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eight surprising facts from internal security threats

Posted by agaran at 2020-04-03

Although insider threats are usually more rare than external attacks, once they occur, they pose more serious organizational risks.

For work reasons, insiders need access to sensitive intellectual property and systems to complete their work. Therefore, when they inadvertently break the management regulations, or carry out intentional theft, it will inevitably bring great damage and risk. The following is a report from a number of well-known security enterprises and research institutions, in which the data is surprising.


Over the past 12 months, Accenture and the HFS Institute have reported that 69 percent of corporate security managers have found illegal data access and theft attempts from insiders.


According to the Ponemon Institute, 62% of business users have exceeded their authority to access data they should not see.


Ponemon's report also shows that 43% of enterprises need to check their employees' access to files or e-mails every month.


According to the SANS Research Institute, almost one-third of institutions do not have the ability to prevent or contain insider trading events or threats of internal security attacks.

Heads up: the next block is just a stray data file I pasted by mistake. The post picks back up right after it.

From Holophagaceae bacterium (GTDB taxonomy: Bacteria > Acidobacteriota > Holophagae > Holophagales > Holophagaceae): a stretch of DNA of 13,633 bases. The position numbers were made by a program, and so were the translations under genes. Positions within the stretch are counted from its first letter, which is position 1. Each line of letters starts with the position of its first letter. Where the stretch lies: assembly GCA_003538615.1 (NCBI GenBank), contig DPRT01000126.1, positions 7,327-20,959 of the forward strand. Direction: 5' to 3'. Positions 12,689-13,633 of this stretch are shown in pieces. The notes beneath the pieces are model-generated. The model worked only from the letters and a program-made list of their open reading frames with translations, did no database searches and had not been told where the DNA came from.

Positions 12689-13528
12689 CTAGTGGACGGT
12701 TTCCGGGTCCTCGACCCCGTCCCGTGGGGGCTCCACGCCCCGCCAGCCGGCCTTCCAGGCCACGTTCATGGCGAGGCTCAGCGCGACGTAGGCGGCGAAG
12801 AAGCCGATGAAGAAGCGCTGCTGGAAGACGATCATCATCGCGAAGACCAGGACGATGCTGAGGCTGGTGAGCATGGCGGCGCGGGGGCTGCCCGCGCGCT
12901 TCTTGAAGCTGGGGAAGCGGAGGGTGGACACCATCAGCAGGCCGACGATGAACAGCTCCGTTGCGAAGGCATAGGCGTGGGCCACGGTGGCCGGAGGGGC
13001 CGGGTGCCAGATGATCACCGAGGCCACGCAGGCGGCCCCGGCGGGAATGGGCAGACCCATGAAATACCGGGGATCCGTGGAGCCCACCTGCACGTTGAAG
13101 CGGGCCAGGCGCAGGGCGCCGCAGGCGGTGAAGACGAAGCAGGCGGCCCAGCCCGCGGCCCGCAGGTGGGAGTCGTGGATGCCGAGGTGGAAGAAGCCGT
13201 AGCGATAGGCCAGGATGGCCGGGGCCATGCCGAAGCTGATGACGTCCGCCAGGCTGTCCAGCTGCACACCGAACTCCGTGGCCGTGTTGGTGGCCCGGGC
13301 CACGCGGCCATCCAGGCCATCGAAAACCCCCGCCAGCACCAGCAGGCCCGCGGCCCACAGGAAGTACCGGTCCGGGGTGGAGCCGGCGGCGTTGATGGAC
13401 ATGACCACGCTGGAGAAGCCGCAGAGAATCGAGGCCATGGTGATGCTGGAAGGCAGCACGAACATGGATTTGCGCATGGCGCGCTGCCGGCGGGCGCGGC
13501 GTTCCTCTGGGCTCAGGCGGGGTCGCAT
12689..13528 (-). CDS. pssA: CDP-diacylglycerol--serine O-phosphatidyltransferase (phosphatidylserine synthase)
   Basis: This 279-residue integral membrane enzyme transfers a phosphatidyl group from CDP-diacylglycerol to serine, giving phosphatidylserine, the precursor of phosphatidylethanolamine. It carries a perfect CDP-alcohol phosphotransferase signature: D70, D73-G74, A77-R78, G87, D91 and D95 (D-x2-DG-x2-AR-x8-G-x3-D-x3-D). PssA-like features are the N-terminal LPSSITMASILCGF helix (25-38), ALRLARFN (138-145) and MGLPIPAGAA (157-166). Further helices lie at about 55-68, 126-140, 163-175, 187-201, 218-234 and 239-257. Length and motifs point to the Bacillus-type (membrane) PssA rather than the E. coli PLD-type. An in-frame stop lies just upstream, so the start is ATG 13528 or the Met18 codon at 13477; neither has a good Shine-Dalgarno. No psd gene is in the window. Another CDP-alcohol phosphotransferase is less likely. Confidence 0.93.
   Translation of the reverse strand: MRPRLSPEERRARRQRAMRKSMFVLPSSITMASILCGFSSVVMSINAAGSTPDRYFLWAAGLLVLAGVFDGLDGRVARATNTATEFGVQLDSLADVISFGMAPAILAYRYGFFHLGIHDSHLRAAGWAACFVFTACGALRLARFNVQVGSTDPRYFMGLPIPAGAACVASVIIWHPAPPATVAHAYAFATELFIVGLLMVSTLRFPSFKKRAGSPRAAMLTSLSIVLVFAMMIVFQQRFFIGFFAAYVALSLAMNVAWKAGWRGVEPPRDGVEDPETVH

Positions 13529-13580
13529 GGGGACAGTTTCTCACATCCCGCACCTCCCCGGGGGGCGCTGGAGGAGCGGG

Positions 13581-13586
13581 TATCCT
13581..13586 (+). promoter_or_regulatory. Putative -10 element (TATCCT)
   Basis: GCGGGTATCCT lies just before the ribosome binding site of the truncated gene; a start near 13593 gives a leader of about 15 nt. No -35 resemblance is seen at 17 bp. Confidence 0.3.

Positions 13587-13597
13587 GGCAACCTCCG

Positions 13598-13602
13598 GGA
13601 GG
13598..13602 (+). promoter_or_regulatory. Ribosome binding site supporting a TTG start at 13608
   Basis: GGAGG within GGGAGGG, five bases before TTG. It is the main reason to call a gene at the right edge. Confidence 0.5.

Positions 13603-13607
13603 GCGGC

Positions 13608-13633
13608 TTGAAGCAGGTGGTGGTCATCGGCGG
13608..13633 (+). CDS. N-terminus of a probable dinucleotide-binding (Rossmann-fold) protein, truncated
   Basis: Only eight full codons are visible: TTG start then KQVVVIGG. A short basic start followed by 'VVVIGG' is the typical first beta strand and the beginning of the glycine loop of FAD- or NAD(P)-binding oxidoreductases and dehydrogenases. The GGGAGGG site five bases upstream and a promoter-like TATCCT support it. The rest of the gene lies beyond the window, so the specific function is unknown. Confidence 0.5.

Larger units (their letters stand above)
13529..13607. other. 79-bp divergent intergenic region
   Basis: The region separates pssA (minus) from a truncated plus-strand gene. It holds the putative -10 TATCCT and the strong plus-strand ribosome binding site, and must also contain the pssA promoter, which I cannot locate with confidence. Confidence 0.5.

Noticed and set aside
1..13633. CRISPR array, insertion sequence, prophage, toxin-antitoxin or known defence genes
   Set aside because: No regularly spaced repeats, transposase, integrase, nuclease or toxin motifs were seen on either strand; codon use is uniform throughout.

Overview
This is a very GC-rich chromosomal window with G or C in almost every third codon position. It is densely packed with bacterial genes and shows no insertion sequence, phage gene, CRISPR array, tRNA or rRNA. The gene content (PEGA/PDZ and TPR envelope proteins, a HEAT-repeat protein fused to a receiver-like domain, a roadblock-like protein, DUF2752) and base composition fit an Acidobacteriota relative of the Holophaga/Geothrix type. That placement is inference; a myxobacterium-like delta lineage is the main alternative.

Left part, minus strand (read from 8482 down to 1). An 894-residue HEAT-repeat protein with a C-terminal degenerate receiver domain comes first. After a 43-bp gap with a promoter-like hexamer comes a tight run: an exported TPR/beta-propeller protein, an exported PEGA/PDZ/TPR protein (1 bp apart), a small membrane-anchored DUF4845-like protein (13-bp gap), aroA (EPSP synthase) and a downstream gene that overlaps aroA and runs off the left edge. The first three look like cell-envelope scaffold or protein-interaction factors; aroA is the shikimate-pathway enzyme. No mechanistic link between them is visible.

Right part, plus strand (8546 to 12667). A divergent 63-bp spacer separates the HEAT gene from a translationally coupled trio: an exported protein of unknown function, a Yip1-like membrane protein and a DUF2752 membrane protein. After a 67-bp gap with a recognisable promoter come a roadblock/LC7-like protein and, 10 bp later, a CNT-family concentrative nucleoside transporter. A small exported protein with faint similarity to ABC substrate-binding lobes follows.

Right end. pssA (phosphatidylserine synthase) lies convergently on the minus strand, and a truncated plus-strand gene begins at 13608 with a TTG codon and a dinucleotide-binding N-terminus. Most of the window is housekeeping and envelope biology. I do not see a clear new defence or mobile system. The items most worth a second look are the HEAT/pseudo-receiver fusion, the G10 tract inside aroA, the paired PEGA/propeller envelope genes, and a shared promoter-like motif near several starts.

The SANS report also said that only 9% of people know how to effectively prevent internal security threats.


Mimecast's research on e-mail security risks shows that 45% of CTOs are prepared to deal with malicious attacks from within.


According to Gartner's research on detecting internal malicious security incidents, 62% of employees involved use sensitive data of employers as their second income, 29% steal information from companies, and 9% are pure saboteurs.


A group of internal training slides of the US military leaked. Hillary Clinton and Snowden were described as "internal" threats to us national security by the military.

The photos on the list of confidential training materials inside the U.S. Army are: major Hassan of the U.S. Army, U.S. soldier Manning, former U.S. intelligence employee Snowden, U.S. veteran Aaron Alexis, U.S. veteran Aaron Alexis, former U.S. Secretary of state, U.S. presidential candidate Hillary Clinton in 2016

PR0. S, we are used to using firewall, IDS, etc. to prevent attacks from the outside, and using vulnerability scanning, etc. to strengthen the "robustness" of the internal system. How many people care about the security threats from the "inner ghost"?

From Hillary Clinton and Snowden to swift, Taiwan and Thailand, there are insiders behind them. The data and characters in this article further remind us to pay attention to the internal security threats.